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New government guidance on Holiday Pay

Reasons to choose Wilson Browne

The Government has introduced reforms with the aim of simplifying holiday entitlement and pay calculations in the Working Time Regulations (WTR).

These changes came into force on 1st January 2024 and cover:

  • The definition of irregular-hours workers and part-year workers in relation to the introduction of the holiday entitlement accrual method and rolled-up holiday pay.
  • The introduction of a method to calculate statutory holiday entitlement for irregular-hour and part-year workers.
  • The introduction of a method to determine how much leave an irregular-hour or part-year worker has accrued when taking time off for maternity/family related leave or sickness.
  • The removal of the Working Time (Coronavirus)(Amendment) Regulations 2020.
  • Keeping the current rates of holiday pay where 4 weeks is paid at the normal rate of pay and 1.6 weeks paid at the basic rate of pay – keeping the 2 distinct pots of leave separate.
  • Defining what is classified as ‘normal remuneration’ in relation to the 4 weeks of statutory annual leave.
  • The introduction of rolled-up holiday pay as another method for calculating holiday pay for irregular-hours workers and part-year workers – read more about this in our article here

Definition of an irregular-hour worker and a part-year worker

A clear definition has been developed in relation to the following:

  • Irregular-hours worker – a worker will fall under this category if the number of hours they work in each pay period during their contractual term is variable under the terms of their contract.
  • Part-year worker – a worker will be covered by this definition if they are only required to work part of that year or there are periods during the year that they aren’t required to work and which they are not paid for and this is specified in their contract.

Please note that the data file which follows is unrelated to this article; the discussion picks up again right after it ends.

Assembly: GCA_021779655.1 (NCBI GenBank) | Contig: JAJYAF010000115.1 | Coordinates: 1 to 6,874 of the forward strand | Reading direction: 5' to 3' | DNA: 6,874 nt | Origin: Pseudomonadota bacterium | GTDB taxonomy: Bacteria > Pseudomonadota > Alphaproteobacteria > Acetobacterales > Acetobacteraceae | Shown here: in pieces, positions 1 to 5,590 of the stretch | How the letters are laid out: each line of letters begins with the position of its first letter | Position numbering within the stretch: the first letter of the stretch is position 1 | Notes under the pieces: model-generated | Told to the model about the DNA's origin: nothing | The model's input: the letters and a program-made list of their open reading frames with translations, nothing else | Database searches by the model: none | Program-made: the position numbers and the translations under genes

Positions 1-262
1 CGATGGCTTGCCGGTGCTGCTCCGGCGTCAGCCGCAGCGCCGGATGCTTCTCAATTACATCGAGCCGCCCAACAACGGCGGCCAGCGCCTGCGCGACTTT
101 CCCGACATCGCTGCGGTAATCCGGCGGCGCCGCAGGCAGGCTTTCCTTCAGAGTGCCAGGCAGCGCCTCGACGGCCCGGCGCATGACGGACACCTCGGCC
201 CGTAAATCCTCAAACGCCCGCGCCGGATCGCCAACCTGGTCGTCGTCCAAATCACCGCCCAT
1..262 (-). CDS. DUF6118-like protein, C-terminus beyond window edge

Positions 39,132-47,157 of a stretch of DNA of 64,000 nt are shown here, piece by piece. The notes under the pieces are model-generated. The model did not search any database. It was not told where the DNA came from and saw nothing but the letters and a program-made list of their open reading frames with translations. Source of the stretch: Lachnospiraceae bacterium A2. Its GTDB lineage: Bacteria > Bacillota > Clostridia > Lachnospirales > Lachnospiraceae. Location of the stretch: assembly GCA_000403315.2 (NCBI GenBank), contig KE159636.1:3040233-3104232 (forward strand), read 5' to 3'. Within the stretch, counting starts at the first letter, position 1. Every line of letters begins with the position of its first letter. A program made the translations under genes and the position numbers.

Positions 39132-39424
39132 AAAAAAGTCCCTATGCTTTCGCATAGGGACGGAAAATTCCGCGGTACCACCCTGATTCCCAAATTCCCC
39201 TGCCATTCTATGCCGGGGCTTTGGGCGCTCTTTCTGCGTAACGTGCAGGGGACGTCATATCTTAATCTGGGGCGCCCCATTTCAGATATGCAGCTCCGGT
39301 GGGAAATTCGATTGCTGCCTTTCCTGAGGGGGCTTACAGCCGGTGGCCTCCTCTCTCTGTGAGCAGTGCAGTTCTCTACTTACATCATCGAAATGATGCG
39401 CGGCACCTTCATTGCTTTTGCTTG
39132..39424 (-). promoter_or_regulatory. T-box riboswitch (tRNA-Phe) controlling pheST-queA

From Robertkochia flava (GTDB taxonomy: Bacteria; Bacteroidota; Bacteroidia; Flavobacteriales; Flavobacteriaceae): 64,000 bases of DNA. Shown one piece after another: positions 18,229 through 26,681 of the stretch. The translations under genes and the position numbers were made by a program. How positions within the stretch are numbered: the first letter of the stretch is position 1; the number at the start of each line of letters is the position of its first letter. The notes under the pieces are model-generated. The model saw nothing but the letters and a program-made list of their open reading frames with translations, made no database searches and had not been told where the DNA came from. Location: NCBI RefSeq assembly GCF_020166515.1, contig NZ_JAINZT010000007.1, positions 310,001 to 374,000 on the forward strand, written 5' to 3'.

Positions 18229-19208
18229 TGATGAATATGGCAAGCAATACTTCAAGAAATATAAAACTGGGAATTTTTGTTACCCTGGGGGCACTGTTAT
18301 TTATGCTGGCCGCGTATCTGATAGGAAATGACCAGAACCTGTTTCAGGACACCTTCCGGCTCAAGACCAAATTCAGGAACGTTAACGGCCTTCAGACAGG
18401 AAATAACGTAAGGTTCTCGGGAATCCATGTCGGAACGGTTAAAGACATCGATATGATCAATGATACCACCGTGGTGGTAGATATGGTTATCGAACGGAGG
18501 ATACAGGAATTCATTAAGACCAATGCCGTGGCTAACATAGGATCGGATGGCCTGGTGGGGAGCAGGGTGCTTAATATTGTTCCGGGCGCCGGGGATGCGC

The new method for calculating statutory holiday entitlement for irregular-hour and part-year workers

In the first year of a workers’ employment, they will receive one twelfth of the statutory entitlement on the first day of each month. After they have worked for more than a year they will get holiday entitlement based upon their statutory and contractual entitlement. This is what we know as ‘pro-rata’.

For leave years beginning on or after the 1 April 2024, holiday entitlement for workers will be calculated as 12.07% of actual hours worked in a pay period.

The 2 ‘distinct’ pots

All full year workers, except those who are self-employed, are entitled to 5.6 weeks of paid statutory holiday entitlement per year. 4 weeks are paid at the ‘normal’ rate of pay and 1.6 weeks at ‘basic’ pay.

The Government had indicated previously that they may amalgamate this into one type of leave but has since decided against this. For more information on this please read our article on the Government’s response to consultations on holiday pay, TUPE and annual leave entitlement for atypical workers.

The changes to what constitutes normal pay in relation to 4 weeks of statutory annual leave

As of 1 January 2024, the following payments must be included in the 4 weeks of normal remuneration in relation to statutory annual leave:

  • payments, including commission payments, relating to the performance of duties that a worker is contractually bound to complete.
  • payments linked to professional or personal status with regard to length of service, seniority, or professional qualifications.
  • other payments, like overtime payments, which have been regularly paid to a worker in the 52 weeks leading up to the calculation date.

For more information and advice on the above, please feel free to reach out to the Employment Team at Wilson Browne Solicitors or call 0800 088 6004

Tom Charteress


Tom Charteress

Trainee Solicitor

Tom is a Trainee Solicitor in the Commercial Litigation team in our Kettering office.